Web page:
A Congressional "Gun Violence Prevention Task Force" report admits that no link has been found between games and gun violence but calls for more research to be done.
"The Comprehensive Plan That Reduces Gun Violence and Respects the Second Amendment Rights of Law-Abiding Americans" is the result of a congressional inquiry launched in January that has "met with people on both sides of the aisle and all sides of the issue" to come up with strategies to reduce gun violence and make the nation safer while still respecting the right of the people to pack heat. The inquiry was sparked by the December 14 mass murder at the Sandy Hook Elementary School, which left 20 young children and six adults dead. Amazingly, as the report notes, in the seven weeks since that mass murder, "more than 1480 Americans have been killed by gunfire."
"The need for action cannot be overstated. Gun violence is a public health crisis of epidemic proportions," the report adds. "In one year, an average of over 100,000 Americans are shot. 32,000 of these individuals die. Nearly 12,000 of these are murdered, which is more than 32 Americans every day, and another 19,000 of these commit suicide using a gun."
The report makes a point of recognizing the Second Amendment right to bear arms, although it also notes that this right is not without limits. In that light, while it expresses support for the right to "possess firearms for hunting, shooting sports, defense and other lawful and legitimate purposes," it also recommends the reinstatement of a federal ban on assault weapons and magazines that hold more than ten rounds, a requirement for background checks for gun sales (with reasonable exceptions), a crackdown on illegal gun sales and improvements to the mental health care system to ensure that it is accessible to anyone who needs it.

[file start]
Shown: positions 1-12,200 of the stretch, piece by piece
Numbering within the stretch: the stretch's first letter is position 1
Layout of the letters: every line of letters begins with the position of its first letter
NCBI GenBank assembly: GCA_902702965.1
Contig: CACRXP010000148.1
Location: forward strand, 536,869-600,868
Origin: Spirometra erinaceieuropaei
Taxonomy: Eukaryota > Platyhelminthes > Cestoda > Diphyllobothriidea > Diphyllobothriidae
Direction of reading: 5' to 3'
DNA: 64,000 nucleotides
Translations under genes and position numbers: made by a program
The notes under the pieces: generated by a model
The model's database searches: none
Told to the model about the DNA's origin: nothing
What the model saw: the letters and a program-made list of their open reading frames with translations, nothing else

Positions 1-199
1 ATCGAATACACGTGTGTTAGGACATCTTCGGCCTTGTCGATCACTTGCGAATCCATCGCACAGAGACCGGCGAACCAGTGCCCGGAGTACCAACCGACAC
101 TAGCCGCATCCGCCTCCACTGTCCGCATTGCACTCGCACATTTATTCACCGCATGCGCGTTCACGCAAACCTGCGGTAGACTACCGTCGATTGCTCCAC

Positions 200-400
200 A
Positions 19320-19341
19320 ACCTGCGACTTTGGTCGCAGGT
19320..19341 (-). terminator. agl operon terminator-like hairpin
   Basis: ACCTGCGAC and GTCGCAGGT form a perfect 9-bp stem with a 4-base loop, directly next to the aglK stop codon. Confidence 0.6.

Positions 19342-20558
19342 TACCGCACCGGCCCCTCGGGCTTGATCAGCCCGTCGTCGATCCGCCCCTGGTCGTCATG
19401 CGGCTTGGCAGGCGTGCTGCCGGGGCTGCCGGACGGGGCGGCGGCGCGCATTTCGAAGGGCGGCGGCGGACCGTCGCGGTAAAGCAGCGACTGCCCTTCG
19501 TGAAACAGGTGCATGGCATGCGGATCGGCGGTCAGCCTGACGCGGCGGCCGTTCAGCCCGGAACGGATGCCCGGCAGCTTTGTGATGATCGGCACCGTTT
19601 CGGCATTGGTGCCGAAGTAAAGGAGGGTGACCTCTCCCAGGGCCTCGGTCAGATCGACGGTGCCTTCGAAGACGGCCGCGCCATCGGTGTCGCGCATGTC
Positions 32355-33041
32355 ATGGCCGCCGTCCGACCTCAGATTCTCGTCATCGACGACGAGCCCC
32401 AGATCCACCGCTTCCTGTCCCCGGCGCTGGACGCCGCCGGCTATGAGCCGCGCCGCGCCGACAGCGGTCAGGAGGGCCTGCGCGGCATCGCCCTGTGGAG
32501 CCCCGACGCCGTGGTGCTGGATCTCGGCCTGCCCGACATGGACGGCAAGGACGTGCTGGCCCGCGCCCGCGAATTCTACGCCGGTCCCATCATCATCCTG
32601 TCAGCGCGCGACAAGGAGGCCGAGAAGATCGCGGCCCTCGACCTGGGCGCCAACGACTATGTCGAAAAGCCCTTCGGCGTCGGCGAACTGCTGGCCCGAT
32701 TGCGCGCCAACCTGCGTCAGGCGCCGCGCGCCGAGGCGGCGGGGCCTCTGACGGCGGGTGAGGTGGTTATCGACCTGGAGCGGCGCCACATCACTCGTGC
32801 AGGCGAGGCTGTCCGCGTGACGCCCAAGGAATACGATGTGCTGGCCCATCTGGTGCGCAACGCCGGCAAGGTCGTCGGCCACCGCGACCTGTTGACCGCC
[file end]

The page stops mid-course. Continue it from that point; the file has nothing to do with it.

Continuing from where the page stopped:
It also, unsurprisingly, touches on the impact of media on violent behavior. "While recent scientific research has not demonstrated a causal relationship between modes of entertainment and violence, more research should be done, including with the backing of uninterested government scientists and experts," it says. "We support making available more information about content choices to our parents and communities, and urge that further scientific research be conducted on possible relationships between the depiction of violence in entertainment media and gun violence in our communities."
"The entertainment and videogame industries have a responsibility to give parents the tools to make appropriate choices about what their children watch and play. It is clear to us that these industries take this responsibility seriously," it continues. "However, as new technologies emerge and new entertainment platforms are developed, Congress must continue to work with these industries to ensure that their efforts remain successful."
It's a reasonably even-handed approach to an incredibly difficult problem, but the Comic Book Legal Defense Fund says the call for more research into the relationship between media and gun violence is "of concern" because it flies in the face of 25 years of research that has found no such links. It also notes the implication that the current "elective" videogame rating system is inadequate, despite repeated findings by the FTC that the ESRB rating system is more effectively enforced than those of any other entertainment medium on the market.
The "Comprehensive Plan That Reduces Gun Violence and Respects the Second Amendment Rights of Law-Abiding Americans" can be read in full at the Comic Book Legal Defense Fund.